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Reason: To use or share the data on the integrity index or the Dapodik data, permission from the Government of Indonesia is required.

Data Description "Using Technology to Prevent Fraud in High Stakes National School Examinations: Evidence from Indonesia"

posted on 2023-01-16, 12:45 authored by E.M. BerkhoutE.M. Berkhout, M.P. PradhanM.P. Pradhan, Rahmawati, Daniel Suryadarma, Arya Swarnata

Cheating reduces the signaling value of examinations. It shifts the focus of teachers and students away from learning. Combating widespread cheating is difficult as students, teachers, and bureaucrats all benefit from high reported grades. We evaluate the impact of computer-based testing (CBT), a policy taken by the Indonesian government to reduce widespread cheating in high stakes national examination. We exploiting the phased roll-out of the program from 2015 to 2019. We use administrative data from Pusmenjar. The data source is called Pamer (Pengoperasian Aplikasi Laporan Pemanfaatan Hasil Ujian Nasional) and it reports the national examination results. The dataset contains exam score means in mathematics, Indonesian, English and science, the number of students taking the exam, the standard deviations and the integrity index at the school level. We have access to mean exam scores from 2010 to 2019, standard deviations from 2010 to 2018, and the integrity index from 2015 to 2018. In addition, we know whether schools took the exams on paper or on computers. Exam score data between 2015 and 2019, but not the integrity index, can also be accessed at We complement this data with information on school resources in 2015 from datasets called Dapodik and Sekolah Kita.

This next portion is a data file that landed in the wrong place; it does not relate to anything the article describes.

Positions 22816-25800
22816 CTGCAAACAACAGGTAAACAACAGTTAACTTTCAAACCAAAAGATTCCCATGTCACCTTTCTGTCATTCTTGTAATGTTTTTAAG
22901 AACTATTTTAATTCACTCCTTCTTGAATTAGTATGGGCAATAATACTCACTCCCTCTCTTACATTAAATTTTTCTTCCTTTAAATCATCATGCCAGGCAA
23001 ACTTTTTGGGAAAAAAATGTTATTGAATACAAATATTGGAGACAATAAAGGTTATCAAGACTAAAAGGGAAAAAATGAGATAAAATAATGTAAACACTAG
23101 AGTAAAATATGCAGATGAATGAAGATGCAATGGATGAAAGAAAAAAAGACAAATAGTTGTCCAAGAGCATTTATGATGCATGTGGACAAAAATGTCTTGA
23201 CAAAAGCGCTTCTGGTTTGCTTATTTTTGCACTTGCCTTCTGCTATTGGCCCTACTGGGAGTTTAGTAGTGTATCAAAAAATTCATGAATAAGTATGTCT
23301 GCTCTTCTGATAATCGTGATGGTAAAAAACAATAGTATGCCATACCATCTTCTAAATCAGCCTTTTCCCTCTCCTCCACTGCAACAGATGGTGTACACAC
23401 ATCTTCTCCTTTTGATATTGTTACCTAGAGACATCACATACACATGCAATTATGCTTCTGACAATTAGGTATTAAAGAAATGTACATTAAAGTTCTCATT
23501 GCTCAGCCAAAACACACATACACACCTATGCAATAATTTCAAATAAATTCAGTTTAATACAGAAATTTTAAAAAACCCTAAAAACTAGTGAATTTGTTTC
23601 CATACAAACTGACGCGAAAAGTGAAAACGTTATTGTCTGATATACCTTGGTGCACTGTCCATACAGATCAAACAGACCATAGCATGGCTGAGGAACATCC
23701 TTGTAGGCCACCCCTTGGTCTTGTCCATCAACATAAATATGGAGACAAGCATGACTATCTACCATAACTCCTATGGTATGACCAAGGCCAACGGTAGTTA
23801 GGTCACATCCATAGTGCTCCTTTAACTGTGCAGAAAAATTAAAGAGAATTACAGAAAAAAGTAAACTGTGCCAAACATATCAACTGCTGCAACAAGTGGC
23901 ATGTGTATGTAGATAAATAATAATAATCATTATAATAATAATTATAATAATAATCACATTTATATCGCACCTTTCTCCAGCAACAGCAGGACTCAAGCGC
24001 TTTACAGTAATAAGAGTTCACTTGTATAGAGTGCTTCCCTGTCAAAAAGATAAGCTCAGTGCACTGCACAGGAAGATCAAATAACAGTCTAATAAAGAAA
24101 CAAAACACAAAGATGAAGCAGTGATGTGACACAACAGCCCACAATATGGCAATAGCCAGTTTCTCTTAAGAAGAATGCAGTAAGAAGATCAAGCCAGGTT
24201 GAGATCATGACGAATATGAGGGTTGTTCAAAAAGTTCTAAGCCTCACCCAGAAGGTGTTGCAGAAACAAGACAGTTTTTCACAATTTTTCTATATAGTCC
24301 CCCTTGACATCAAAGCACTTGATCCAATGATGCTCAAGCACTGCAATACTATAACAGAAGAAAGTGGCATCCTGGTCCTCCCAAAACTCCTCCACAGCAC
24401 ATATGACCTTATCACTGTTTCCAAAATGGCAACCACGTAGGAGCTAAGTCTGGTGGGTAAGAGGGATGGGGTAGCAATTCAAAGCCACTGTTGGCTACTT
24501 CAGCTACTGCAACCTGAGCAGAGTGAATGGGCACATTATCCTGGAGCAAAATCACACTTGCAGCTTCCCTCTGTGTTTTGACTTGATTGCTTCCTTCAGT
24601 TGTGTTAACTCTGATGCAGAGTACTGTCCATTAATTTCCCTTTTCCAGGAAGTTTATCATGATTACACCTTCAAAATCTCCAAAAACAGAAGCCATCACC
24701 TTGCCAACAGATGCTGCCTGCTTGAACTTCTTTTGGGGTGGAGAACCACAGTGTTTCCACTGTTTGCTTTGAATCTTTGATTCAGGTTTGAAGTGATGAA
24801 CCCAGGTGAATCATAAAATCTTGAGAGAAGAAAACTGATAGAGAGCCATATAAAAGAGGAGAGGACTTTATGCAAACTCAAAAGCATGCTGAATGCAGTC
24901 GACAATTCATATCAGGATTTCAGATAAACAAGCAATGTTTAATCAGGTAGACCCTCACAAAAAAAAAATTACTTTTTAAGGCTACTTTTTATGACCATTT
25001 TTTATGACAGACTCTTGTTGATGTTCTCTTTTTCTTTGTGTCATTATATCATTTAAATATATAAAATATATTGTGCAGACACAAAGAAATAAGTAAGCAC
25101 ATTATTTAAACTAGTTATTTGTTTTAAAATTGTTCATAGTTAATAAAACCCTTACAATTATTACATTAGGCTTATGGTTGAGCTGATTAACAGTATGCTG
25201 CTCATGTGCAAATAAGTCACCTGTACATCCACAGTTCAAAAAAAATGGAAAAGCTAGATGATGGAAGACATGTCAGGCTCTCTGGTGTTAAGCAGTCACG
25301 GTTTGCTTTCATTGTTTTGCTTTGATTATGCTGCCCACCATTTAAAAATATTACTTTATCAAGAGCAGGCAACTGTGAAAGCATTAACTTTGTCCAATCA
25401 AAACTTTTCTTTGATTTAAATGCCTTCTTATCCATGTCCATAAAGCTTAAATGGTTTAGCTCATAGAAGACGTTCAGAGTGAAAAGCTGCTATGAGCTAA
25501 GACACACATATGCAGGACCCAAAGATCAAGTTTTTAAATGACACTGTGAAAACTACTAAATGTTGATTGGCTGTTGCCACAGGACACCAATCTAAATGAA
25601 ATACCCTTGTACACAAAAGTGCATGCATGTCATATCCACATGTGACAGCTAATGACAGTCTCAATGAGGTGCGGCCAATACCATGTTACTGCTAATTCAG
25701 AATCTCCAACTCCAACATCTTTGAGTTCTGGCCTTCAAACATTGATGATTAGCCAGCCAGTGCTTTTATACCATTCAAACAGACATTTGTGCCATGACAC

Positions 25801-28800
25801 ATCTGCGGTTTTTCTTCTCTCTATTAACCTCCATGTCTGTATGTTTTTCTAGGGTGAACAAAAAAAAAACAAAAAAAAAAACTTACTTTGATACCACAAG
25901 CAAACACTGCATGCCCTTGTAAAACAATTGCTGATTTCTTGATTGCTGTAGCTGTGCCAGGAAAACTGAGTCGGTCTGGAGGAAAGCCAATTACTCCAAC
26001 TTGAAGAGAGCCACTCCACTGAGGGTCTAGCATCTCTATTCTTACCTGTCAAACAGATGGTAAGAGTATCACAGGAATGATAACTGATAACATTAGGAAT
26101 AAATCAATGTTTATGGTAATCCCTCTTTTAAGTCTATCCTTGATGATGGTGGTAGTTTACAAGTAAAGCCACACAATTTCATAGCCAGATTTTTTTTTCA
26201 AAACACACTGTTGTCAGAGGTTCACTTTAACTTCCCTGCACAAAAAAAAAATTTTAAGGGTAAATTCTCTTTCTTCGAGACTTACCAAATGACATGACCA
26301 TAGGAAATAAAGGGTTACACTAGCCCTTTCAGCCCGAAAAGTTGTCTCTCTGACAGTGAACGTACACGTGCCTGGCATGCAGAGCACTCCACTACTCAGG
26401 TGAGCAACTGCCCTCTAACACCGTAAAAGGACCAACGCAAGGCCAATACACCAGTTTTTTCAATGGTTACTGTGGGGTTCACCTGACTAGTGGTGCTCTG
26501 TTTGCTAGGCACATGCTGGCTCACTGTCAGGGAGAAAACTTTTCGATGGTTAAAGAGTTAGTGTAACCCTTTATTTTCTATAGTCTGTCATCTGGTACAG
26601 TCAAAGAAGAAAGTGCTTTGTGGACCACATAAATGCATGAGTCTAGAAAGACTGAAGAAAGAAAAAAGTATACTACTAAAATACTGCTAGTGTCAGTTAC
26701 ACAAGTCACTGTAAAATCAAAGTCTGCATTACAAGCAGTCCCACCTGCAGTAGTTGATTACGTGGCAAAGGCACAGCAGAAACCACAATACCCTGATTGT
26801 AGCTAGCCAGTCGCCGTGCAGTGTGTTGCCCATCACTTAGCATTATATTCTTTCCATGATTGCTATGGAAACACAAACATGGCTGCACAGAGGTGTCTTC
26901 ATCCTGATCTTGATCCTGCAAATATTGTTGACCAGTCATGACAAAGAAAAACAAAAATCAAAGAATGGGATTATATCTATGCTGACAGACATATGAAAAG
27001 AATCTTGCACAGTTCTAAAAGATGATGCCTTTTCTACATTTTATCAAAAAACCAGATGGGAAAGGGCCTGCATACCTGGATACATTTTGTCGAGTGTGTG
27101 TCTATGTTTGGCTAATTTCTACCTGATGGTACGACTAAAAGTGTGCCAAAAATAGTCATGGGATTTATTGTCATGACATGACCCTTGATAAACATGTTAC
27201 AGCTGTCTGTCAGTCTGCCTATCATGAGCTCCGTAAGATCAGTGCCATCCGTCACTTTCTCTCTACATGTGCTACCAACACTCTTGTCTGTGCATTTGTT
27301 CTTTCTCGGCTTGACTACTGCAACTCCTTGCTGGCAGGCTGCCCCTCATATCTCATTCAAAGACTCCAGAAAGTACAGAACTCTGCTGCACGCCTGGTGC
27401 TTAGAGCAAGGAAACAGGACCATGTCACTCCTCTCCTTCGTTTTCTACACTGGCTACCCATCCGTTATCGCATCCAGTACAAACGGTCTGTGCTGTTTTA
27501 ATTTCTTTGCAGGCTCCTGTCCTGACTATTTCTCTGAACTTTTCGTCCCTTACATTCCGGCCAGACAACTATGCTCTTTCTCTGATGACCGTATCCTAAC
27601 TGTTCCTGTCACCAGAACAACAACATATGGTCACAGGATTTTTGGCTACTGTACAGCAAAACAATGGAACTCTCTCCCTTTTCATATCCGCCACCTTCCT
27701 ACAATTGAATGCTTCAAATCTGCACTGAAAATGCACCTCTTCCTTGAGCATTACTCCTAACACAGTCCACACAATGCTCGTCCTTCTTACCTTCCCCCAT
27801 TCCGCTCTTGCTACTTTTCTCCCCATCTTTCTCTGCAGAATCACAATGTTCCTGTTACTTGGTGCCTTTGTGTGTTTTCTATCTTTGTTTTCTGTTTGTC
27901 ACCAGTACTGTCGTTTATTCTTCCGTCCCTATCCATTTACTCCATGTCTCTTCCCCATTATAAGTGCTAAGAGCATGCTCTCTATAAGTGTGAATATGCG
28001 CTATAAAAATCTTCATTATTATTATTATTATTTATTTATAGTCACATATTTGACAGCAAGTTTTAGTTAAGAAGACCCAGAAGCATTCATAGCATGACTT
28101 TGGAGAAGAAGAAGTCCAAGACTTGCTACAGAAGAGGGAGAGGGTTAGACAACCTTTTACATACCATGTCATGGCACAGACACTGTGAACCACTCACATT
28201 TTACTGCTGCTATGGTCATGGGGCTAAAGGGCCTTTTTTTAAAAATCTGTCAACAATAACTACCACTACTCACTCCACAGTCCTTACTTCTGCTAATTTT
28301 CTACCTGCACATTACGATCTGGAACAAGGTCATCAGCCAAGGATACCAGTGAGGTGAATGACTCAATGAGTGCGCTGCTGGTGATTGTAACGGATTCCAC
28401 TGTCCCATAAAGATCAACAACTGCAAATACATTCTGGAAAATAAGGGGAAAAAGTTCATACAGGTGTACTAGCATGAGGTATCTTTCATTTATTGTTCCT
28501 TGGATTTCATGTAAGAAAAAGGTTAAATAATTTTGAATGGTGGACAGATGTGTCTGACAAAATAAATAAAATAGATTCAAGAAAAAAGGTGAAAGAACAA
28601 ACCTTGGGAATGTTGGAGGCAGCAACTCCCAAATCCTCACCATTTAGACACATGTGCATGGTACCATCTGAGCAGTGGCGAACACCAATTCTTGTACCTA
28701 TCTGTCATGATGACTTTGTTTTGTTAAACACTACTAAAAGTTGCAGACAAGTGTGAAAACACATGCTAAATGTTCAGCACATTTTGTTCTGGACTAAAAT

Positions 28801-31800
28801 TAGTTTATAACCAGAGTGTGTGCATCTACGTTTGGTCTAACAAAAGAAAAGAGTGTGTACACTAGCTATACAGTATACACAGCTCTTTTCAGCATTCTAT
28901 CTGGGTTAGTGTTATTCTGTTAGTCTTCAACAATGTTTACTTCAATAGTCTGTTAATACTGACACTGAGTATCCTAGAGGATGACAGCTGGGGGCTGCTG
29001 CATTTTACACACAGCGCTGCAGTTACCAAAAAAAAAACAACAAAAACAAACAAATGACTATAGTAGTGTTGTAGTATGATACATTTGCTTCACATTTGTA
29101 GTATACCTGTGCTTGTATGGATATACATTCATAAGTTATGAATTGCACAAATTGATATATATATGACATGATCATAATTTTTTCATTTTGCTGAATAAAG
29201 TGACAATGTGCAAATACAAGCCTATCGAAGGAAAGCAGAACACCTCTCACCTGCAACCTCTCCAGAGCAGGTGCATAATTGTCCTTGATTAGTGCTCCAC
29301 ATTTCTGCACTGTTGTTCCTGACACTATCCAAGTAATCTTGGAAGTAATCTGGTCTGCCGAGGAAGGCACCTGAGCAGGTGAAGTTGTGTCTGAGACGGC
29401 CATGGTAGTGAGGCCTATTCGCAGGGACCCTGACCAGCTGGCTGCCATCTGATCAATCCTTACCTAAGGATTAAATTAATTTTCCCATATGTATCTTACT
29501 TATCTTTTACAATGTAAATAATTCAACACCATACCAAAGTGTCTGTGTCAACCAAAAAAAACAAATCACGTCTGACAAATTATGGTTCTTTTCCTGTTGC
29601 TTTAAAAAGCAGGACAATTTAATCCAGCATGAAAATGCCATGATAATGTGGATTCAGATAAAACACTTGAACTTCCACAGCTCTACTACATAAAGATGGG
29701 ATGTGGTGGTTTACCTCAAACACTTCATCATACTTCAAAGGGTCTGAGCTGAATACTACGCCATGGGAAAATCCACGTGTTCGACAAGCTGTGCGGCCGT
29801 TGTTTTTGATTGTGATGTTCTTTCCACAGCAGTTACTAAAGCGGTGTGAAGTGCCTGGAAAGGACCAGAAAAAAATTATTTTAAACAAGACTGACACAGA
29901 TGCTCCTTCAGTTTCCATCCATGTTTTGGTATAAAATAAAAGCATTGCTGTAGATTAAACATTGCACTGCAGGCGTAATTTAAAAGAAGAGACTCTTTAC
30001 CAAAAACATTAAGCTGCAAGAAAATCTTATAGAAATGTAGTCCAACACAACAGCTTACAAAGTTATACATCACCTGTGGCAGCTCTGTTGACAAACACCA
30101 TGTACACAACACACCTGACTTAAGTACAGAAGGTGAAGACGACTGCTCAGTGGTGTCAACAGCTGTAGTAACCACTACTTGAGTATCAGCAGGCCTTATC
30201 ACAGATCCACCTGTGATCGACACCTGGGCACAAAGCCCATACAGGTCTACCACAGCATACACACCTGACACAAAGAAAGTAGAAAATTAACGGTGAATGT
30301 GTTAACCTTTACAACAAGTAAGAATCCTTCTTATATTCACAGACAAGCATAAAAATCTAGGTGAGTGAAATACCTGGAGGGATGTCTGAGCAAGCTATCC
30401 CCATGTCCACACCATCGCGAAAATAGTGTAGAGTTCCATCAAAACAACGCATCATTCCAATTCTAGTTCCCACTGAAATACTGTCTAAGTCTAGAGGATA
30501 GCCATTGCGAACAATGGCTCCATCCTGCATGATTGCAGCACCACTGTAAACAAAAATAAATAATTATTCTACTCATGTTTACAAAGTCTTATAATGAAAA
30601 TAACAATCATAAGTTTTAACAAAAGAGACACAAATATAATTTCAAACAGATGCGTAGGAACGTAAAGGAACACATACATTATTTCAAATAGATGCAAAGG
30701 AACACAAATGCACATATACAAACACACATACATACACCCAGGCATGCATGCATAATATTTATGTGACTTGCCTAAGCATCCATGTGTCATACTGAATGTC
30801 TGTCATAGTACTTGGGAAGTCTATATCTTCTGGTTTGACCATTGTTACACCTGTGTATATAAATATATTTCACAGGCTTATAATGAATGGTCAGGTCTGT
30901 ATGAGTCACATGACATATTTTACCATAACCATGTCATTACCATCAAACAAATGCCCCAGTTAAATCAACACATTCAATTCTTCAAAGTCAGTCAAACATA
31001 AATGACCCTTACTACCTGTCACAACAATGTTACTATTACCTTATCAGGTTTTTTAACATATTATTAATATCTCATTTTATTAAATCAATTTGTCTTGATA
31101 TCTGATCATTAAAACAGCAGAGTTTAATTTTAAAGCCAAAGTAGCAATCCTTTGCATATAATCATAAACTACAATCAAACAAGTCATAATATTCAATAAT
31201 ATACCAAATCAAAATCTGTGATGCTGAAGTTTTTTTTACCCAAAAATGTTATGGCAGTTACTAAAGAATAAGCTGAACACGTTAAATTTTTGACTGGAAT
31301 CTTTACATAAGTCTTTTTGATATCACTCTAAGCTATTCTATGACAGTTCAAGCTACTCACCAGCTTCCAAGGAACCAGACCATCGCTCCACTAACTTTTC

The United Kingdom’s Foreign, Commonwealth, and Development Office (FCDO), the Australian Government’s Department of Foreign Affairs and Trade (DFAT), and the Bill and Melinda Gates Foundation under the Research on Improving Systems of Education (RISE) Program.


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